Wednesday, June 29, 2005

How to Introduce the New, New Thing...

I am on the cusp on introducing blogging to the firm I joined. I do believe that blogging is not right for every firm or every practice, but in this case, I do. I read the stuff over at Real Lawyers Have Blogs by Kevin O'Keefe and am certain my firm is the perfect candidate for entering the blogsphere... but, how to do it?

My own blog (this very one) has been wonderful so I don't need to be convinced about what can happen if we journey forth. What would be helpful is words and ideas on how to tell the story so that the attorneys at my firm will get energized by the opportunity.

So here is my request; I'd like to hear from marketers of firms that have crossed this chasm. What did you say? How did you tell the story? What was your business case? I would love to hear your story.

Saturday, June 25, 2005

Naming the four curves of want and get

See this post at Seth Godin's blog to see the curves in question...

A. Hero Curve (what everyone predicts they can achieve)
B. Loyalist Curve (several cash cow products with this curve create a saleable business)
C. Warrior Curve ("true-believers" and evangelists live on this line)
D. Hindsight Curve (only a co-dependent optimist can survive along this line)

I am surprised that Seth's latest book is riding on the Loyalist curve. Not that I'd like to make any effort to out-guess Seth, but has he considered the different methods on communication that would effect the sale of his book over the long haul?

As a blogger with a large audience it makes sense that the launch of his book would show an immediate spike in sales (a large audience of people electronically connected that knew the instant his book was available). I believe his book's tale will play out on a Hero curve simply because the rest of his audience will become aware through all of the older, slower methods of finding things out.

I wonder if there is one more curve that accounts for this disparity in the speed of knowing.

Friday, June 24, 2005

(mis)Leading the Competition

The ageless tendency to do things because "they've" (insert name of competitor) done it is not going away any time soon. It's the part in us that hates looking silly... if "they've" done it and it appeared not to have bitten them in the butt, then we can do it. Even more; We SHOULD be doing it too. Here and here are a couple of great posts that look at this tendency.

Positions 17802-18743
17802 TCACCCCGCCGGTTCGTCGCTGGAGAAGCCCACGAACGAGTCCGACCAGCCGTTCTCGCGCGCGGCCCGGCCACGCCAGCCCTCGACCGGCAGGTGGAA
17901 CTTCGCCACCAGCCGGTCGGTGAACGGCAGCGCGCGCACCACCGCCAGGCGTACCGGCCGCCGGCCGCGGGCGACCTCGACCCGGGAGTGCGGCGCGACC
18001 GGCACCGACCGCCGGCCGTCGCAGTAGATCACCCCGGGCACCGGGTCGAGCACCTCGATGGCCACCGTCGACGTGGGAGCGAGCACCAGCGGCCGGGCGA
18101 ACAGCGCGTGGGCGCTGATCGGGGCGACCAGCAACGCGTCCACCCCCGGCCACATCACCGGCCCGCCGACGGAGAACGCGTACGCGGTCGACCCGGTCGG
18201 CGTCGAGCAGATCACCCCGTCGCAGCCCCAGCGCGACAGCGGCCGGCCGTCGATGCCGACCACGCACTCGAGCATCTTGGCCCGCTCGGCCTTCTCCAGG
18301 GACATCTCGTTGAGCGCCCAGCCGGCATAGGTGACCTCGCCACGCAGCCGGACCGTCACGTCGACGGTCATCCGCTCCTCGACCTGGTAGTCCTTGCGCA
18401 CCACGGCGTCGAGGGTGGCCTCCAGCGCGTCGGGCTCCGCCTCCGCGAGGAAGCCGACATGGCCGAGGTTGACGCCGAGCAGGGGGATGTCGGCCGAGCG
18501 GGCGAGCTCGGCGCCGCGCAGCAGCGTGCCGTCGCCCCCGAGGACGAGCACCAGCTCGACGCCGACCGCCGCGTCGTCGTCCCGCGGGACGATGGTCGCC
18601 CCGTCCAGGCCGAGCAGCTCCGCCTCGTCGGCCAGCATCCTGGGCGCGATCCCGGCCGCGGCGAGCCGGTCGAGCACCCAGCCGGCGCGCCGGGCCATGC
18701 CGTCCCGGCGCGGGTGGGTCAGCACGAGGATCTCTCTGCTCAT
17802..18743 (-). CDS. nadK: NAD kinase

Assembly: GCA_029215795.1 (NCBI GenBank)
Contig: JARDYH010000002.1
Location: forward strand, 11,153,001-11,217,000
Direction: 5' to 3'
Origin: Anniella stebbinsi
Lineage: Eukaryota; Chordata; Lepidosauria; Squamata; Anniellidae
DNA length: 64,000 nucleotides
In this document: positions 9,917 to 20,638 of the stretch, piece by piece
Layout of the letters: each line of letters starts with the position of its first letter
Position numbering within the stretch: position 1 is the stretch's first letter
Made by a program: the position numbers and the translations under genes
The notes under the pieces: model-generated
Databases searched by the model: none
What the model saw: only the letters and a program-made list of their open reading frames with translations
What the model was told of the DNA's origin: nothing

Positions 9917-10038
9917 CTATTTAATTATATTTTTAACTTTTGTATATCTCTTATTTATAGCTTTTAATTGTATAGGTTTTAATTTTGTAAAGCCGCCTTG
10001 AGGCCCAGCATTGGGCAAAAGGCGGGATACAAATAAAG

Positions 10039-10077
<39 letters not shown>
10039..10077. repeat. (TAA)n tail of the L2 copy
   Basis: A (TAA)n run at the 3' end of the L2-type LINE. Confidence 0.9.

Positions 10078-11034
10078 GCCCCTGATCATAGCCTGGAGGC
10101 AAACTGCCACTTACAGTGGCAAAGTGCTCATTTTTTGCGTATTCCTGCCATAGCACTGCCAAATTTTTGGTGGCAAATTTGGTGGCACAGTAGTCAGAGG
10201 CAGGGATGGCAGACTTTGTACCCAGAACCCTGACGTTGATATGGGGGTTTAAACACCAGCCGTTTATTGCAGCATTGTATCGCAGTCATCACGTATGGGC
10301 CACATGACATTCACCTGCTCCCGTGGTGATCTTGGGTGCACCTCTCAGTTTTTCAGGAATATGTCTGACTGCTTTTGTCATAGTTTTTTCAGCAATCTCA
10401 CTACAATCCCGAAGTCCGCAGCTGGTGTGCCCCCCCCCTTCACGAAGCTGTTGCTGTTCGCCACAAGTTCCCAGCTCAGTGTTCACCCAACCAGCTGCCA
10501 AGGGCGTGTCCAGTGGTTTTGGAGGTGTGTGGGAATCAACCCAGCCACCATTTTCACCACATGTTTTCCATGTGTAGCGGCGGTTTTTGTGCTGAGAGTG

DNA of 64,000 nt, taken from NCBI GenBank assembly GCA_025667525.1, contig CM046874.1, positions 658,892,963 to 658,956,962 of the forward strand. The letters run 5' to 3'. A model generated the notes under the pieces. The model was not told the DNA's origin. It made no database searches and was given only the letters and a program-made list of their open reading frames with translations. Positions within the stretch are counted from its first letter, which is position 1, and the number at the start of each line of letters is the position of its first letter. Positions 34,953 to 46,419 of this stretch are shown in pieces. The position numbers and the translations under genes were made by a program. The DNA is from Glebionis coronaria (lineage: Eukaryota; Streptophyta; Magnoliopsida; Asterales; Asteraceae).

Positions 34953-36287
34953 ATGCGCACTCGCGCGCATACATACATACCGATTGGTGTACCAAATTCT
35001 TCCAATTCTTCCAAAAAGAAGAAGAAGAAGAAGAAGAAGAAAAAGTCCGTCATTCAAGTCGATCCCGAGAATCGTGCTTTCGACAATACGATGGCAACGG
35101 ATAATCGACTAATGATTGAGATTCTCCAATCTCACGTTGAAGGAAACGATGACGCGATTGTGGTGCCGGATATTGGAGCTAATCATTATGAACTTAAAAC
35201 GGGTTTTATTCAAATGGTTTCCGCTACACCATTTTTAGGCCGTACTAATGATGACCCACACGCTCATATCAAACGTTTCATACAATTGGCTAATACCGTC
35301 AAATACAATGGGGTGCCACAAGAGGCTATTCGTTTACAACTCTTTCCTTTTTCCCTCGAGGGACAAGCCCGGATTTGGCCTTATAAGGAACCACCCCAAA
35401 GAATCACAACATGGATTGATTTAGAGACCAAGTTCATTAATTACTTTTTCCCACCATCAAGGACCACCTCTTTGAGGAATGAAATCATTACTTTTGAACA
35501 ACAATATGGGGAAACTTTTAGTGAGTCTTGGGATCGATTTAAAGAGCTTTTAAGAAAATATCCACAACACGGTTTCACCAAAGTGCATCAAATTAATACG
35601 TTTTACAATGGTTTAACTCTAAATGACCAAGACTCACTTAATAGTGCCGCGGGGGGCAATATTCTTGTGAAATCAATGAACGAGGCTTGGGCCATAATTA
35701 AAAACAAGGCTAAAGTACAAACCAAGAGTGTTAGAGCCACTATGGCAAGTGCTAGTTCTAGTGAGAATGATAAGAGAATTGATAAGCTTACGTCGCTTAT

Now, let me share a twisty little marketing strategy secret with you. If your competition makes their marketing moves based on what they see others (you) doing then you might ultimately be able to predict what they'll do. It's like the mouse that hung the bell on the cat's collar....

The best part is; even as I share this tiny little secret, I trust in human nature. Even with foreknowledge my competitors will still watch each other like a hawk and venture forth only when they see someone else has "done it" and survived. This is how trends are born.

Remember - you can only lead from the front of the herd; not from the middle.

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Tuesday, June 21, 2005

Every Audience Has Different Eyes

As previously announced I am working at Rutan & Tucker and this thing about "perceived image" has come up a couple of times. Depending on the audience I'm listening to the "image" of this great firm keeps changing.
  • Internally they perceive the quality of the firm they are (true believers) but definitely feel the rest of the business world has passed them over (we're here but no one can see us)
  • In the legal community they are the 100 pound gorilla. I hear comments like, "why would they need someone like you? They're already at the top."
  • Among other service providers Rutan is a big firm with a great reputation... "but I don't seem to do a whole lot of deals with them."
The journey, and a fun one at that, will be to bring all of the perceived firms together and make them one. The best part is it's not the firm that needs reinventing... it's a market that needs to be reintroduced to a firm that's already there.

Monday, June 20, 2005

What Do People REALLY Think?

You're walking into a business reception, and looking around, you recognize several people; Some are good friends, and many are those you keep running into at most of the business events you attend. Several of the people you see have passed opportunities your way over the last several months.

Before leaving the office for this reception you were in a lively discussion with another partner in your firm about business networks and developing referrals. The other partner had suggested that attending receptions and the like were basically silly. He/she had never really gotten much in the way of new business by working the "circuit" and considered it a huge waste of time and money. Your response was, "balderdash! I've been showered with opportunities ever since I started getting out to mingle."

The question to be answered here is, "why?" If both partners were to attend every event side-by-side yet one seems to flourish, and the other not... what gives?

The answer is; perceptions. No one fits into every crowd. The key is to know the crowd you fit.

This article at HBS Working Knowledge looks at "personal identity"; the person your audience perceives you to be. The main point we might take away from the discussion is; you are whom you are. Trying to fit into any other skin will not produce what you're looking for.